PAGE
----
**Authors**

**Abstract**

In seismic exploration studies different types of techniques are used to recognize seismic features in terms of their temporal and spatial spectra. Variations in frequency content are sensitive to subtle changes in reflection information (Castro de matos et al., 2003). In this study the joint time-frequency analysis is used for seismic texture recognition.

Discrete wavelet transform (DWT) without decimation is implemented to identify the seismic trace singularities in each geologically oriented segment along a seismic line within a time window. The DWT involves a decimation operation and a down sampling by a factor of two. This process causes DWT not to be invariant to displacement in time and applicable for detecting and characterizing the singularities. To obtain an invariant DWT, the down sampling operation is removed from the process. DWT without decimation, known as wavelet a trous, is a signal convolution with filter bank coefficients with zeros inserted between the samples (Matos, 2007).

The mathematical concepts are the basis of detection of singularities in signals. The signal inflection points are associated with the first derivative extremes. A differentiable smoothing function , with integral equal to one, is defined, which converges to zero when tends to . Since the integral of and are zero in the interval of they can be considered as a wavelet. In this way, the WT of a signal , in the scale , can be obtained by convolving the signal with a scaled wavelet; . If the wavelets are substituted by the derivatives of smoothing function into the last equations, they change to; . Hence, the wavelet transforms and are the first and second derivatives of the signal. The local extremes of and zeros of correspond to the inflection points of . The local changes in the seismic event manifest themselves as changes in the extremes, which are the minimum and maximum amplitudes of each decomposition level of seismic traces derived by DWT without decimation. Hence lateral changes to seismic reflections are characterized by the extremes.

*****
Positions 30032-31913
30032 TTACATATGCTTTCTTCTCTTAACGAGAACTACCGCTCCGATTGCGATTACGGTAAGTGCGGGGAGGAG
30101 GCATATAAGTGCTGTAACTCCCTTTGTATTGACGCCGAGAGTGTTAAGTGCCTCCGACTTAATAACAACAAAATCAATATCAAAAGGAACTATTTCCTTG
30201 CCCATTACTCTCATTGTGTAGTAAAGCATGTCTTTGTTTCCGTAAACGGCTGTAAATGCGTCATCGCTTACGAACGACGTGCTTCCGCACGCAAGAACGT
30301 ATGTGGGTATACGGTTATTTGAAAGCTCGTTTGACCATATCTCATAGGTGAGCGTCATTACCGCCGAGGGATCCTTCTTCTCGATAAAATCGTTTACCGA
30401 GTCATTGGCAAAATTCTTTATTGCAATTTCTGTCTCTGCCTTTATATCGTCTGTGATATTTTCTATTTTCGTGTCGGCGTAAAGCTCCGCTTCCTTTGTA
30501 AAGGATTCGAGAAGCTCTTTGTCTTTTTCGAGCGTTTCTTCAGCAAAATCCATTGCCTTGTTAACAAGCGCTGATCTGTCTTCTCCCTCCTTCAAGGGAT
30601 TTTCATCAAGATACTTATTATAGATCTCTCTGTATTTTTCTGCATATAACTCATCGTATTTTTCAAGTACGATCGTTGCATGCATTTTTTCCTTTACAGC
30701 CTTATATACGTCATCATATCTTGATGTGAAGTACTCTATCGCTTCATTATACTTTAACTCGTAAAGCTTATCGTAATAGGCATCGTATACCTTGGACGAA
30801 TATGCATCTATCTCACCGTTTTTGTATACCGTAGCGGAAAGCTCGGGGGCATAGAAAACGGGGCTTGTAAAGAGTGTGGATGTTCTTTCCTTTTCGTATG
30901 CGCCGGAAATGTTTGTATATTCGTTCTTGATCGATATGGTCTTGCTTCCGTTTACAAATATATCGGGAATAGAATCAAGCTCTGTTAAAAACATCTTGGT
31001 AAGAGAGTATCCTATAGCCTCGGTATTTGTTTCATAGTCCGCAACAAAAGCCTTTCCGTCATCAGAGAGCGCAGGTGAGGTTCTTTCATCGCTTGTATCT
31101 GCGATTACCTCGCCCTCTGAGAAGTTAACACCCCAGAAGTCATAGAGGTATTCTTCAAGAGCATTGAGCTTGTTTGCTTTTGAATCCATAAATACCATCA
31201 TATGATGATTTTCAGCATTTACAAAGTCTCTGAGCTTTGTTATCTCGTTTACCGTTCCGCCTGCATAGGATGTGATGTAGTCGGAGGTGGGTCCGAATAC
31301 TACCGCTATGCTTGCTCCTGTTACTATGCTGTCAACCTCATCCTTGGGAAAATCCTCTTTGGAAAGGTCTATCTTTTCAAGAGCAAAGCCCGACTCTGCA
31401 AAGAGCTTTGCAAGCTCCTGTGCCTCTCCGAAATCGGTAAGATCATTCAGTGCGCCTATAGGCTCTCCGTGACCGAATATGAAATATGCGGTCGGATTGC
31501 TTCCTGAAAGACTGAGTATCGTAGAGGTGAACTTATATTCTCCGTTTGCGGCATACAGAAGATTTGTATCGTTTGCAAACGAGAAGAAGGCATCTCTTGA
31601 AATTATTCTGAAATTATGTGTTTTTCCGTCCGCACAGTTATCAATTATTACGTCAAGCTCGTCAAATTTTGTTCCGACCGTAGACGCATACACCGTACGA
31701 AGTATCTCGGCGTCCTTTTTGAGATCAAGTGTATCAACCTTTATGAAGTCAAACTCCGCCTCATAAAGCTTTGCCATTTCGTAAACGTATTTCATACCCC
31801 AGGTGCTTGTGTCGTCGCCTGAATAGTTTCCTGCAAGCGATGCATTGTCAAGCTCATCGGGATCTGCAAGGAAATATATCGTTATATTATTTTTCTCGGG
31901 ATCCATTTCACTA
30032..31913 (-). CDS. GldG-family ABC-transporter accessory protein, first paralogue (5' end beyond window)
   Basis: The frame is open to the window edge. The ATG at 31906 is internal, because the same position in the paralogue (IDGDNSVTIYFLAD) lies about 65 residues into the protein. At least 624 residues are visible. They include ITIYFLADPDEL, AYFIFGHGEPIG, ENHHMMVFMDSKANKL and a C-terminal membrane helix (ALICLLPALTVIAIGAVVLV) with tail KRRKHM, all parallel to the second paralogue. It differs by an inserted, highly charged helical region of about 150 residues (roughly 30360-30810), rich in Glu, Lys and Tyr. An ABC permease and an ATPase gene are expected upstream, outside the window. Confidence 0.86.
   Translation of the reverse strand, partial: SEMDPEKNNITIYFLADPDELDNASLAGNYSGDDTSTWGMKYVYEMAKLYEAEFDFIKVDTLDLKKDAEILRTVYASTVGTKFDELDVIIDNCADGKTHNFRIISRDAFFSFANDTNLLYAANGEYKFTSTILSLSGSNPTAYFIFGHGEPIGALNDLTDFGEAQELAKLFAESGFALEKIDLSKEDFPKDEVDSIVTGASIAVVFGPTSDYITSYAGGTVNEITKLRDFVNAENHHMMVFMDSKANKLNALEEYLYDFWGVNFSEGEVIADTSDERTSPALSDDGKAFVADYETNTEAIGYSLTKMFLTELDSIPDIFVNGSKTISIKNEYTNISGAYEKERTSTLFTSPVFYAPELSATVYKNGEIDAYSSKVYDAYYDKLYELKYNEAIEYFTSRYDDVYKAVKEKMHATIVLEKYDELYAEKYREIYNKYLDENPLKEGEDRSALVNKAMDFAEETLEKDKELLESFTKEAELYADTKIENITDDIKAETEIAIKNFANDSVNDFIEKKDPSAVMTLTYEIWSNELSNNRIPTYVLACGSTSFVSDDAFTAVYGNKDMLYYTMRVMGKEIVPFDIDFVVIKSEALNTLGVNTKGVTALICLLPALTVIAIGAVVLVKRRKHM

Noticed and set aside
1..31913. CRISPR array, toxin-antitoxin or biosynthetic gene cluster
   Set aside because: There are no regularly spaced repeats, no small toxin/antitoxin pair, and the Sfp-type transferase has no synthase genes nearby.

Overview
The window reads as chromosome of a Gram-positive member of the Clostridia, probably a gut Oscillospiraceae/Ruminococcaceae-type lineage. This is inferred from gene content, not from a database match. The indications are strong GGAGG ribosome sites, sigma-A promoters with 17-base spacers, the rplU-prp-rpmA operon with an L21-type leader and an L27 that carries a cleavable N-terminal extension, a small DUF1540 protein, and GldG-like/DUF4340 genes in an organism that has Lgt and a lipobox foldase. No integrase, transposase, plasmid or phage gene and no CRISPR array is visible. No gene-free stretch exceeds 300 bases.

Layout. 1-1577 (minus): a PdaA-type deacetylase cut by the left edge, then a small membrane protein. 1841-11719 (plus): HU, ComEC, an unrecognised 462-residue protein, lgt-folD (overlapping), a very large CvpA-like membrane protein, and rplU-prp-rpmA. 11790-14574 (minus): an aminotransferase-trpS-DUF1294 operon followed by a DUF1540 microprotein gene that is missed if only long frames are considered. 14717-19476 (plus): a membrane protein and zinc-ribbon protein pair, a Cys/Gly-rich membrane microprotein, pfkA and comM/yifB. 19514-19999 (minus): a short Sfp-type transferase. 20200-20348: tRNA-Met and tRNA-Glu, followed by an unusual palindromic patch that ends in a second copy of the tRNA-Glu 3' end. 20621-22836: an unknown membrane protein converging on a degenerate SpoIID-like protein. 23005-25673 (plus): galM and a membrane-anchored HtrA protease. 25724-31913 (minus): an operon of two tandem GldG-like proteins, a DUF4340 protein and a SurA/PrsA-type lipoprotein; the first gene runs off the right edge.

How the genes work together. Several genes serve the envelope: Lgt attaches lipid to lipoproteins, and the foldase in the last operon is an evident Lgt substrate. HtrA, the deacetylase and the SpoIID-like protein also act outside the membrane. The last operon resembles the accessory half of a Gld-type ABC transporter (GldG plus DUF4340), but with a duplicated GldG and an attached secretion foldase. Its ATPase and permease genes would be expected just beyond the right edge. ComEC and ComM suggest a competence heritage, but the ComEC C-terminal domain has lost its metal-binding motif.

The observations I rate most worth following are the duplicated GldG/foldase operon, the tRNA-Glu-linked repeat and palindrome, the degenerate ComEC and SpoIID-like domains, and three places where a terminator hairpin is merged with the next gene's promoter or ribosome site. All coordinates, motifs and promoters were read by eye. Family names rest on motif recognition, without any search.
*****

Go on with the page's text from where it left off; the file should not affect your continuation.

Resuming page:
The extremes obtained from decomposition are used as seismic attributes and classified to define the seismic texture variation. A support vector machine (SVM), a learning machine based on statistical learning theory (Vapnik, 1995), is used to classify the attributes. The concept of SVM is based on finding an optimal separating hyperplane, which could be derived either in the input space or in a more generalized feature space.

SVM uses the structural risk minimization principle to construct decision rules that generalize well (Burges, 1998). The SRM method is based on the fact that the test error rate is bounded by the sum of the training error rate and a term which depends on the VC dimension of the learning machine, and generalized by minimizing the summation. For a linear hyperplane the decision function is; . The VC dimension can be controlled by controlling the norm of the weight vector . Giving training data , a separating hyperplane which generalized well can be found by subject to , , .

The method can be generalized to a nonlinear decision surface by mapping the input nonlinearly into some high dimension space, and finding the separating hyperplane in the space. This is achieved by using different types of kernel functions, , instead of ordinary scalar product . Consequently, the generalized decision function for a nonlinear input will be; .

Classification can be performed in several dimensions using two or more attributes derived from decompositions. In this instance two attributes are used as inputs for the SVM classifier and the hyperplane separates the regions where the seismic reflections are changing. The hyperplane was constructed by half of the selected training data, and then its accuracy was cross checked by the other half. Finally, all test data is used as input to the classifier. For instance, the seismic textures are classified into two types within a time window of a phantom horizon on a 2D seismic section. The color code of green and white indicate different seismic textures on the color band.